March 19, 2014
Glucosamine Supplements Don’t Reduce Damage,
Pain in Knees
Tucson, AZ—Taking an oral glucosamine supplement doesn’t diminish knee cartilage deterioration in patients suffering chronic knee pain, according to a new study.
The short-term study, published recently in the journal Arthritis & Rheumatology, indicates that glucosamine does not decrease pain or improve knee bone marrow lesions, which are believed to be a source of pain in osteoarthritis (OA). The joints on glucosamine (JOG) study is the first to investigate whether the supplement prevents the worsening of cartilage damage or bone marrow lesions.
The American College of Rheumatology reports that 27 million Americans more than 25 years old are diagnosed with OA and often try to treat it with natural supplements, with glucosamine the second most commonly used natural product in the United States.
For the double-blind, placebo-controlled trial, researchers from the University of Arizona in Tucson and colleagues used mass mailings and an arthritis registry in southwestern Pennsylvania to recruit 201 participants with mild-to-moderate pain in one or both knees. The study group was randomized to daily treatment with either 1,500 mg of glucosamine hydrochloride in a 16-ounce bottle of diet lemonade or placebo for 24 weeks.
No decrease in cartilage damage, which was assessed with magnetic resonance imaging, was found in participants in the glucosamine group compared to the placebo group, according to the results. Furthermore, 70% of the knees showed no change in bone marrow lesions, with 18% of the lesions worsening and 10% improving.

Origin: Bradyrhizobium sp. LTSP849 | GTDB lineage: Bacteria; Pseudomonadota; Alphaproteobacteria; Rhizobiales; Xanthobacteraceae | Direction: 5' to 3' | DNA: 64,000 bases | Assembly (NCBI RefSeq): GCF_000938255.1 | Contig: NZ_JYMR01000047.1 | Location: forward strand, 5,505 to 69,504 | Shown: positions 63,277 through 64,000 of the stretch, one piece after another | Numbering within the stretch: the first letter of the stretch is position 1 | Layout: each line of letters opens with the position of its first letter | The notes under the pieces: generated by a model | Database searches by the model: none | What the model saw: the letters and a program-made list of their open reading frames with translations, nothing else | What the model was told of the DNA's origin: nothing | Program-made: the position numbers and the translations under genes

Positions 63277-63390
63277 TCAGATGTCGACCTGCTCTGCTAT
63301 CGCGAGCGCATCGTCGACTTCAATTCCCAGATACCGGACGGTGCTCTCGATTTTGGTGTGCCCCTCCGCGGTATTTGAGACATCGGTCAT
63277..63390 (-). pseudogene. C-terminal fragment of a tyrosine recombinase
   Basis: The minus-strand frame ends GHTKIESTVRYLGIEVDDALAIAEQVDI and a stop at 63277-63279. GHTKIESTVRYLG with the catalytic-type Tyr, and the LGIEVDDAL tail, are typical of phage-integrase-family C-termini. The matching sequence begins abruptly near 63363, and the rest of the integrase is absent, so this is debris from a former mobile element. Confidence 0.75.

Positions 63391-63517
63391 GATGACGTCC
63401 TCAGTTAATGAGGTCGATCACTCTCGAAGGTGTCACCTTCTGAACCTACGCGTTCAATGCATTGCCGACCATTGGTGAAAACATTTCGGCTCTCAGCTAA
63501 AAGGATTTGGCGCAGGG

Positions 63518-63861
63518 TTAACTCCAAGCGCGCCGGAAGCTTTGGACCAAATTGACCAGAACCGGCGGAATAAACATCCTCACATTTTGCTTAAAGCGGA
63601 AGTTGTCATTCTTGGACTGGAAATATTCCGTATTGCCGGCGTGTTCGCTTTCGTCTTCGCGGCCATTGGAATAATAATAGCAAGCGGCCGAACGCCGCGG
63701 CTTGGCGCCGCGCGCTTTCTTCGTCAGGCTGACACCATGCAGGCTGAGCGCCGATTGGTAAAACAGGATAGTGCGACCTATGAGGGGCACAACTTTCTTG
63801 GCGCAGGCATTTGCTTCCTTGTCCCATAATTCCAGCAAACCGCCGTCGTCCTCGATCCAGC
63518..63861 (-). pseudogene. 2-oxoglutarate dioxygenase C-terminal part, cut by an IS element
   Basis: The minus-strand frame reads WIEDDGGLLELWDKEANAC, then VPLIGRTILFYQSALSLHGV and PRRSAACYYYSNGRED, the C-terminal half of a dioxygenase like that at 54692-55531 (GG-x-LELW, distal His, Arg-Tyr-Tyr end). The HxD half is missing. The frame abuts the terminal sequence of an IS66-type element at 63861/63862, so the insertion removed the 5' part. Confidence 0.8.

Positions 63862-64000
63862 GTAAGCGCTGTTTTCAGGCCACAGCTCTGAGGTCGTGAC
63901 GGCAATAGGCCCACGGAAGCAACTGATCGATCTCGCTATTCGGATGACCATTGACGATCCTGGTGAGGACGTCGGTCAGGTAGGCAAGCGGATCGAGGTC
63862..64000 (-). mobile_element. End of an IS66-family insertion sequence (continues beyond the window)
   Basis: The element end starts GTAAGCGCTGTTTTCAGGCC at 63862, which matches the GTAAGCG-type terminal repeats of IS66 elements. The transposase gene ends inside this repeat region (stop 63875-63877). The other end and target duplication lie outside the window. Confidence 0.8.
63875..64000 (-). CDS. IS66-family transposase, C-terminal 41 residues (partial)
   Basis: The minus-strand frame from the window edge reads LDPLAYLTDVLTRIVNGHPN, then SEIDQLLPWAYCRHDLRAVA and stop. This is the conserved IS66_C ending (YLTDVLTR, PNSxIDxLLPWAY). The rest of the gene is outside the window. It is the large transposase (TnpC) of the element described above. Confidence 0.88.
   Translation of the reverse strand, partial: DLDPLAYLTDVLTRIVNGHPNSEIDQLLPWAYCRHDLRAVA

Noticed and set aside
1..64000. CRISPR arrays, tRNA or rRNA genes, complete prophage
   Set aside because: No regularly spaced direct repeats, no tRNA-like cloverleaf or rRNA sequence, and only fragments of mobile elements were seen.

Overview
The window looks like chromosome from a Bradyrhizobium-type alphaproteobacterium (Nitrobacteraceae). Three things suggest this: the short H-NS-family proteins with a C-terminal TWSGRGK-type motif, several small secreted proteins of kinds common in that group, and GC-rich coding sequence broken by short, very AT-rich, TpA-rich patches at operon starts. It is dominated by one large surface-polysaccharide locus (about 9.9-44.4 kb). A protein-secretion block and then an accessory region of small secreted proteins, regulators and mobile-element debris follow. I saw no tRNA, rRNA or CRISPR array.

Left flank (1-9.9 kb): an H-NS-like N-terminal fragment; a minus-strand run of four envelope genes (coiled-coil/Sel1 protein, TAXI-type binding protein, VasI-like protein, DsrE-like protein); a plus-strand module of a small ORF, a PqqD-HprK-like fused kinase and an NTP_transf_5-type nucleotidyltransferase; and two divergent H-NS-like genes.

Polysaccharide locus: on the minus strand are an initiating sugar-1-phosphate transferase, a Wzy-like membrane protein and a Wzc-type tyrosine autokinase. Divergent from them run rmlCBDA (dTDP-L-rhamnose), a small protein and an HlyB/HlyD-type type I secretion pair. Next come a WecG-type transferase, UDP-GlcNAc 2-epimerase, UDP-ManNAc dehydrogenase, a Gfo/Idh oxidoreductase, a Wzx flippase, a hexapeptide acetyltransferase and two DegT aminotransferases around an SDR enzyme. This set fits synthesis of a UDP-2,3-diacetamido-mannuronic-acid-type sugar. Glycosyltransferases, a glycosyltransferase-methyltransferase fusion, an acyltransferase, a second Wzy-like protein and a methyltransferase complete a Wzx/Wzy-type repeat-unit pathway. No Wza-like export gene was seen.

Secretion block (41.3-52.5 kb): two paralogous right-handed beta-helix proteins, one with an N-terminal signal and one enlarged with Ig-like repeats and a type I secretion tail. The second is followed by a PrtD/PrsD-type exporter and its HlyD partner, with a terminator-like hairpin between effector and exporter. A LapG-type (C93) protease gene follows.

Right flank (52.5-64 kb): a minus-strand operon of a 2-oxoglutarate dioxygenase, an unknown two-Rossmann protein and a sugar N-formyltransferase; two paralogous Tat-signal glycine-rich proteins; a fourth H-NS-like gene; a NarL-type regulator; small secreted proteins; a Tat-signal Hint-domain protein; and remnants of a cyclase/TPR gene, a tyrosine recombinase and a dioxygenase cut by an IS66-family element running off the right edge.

Overall, the control group had greater improvement in bone marrow lesions compared to treated participants, with neither group displaying significant worsening, according to the results.
Glucosamine also was not found to decrease urinary excretion of C-telopeptides of type II collagen (CTX-II)—a predictor of cartilage destruction.
“Our study found no evidence that drinking a glucosamine supplement reduced knee cartilage damage, relieved pain, or improved function in individuals with chronic knee pain,” said lead author C. Kent Kwoh, MD.
|U.S. Pharmacist Social Connect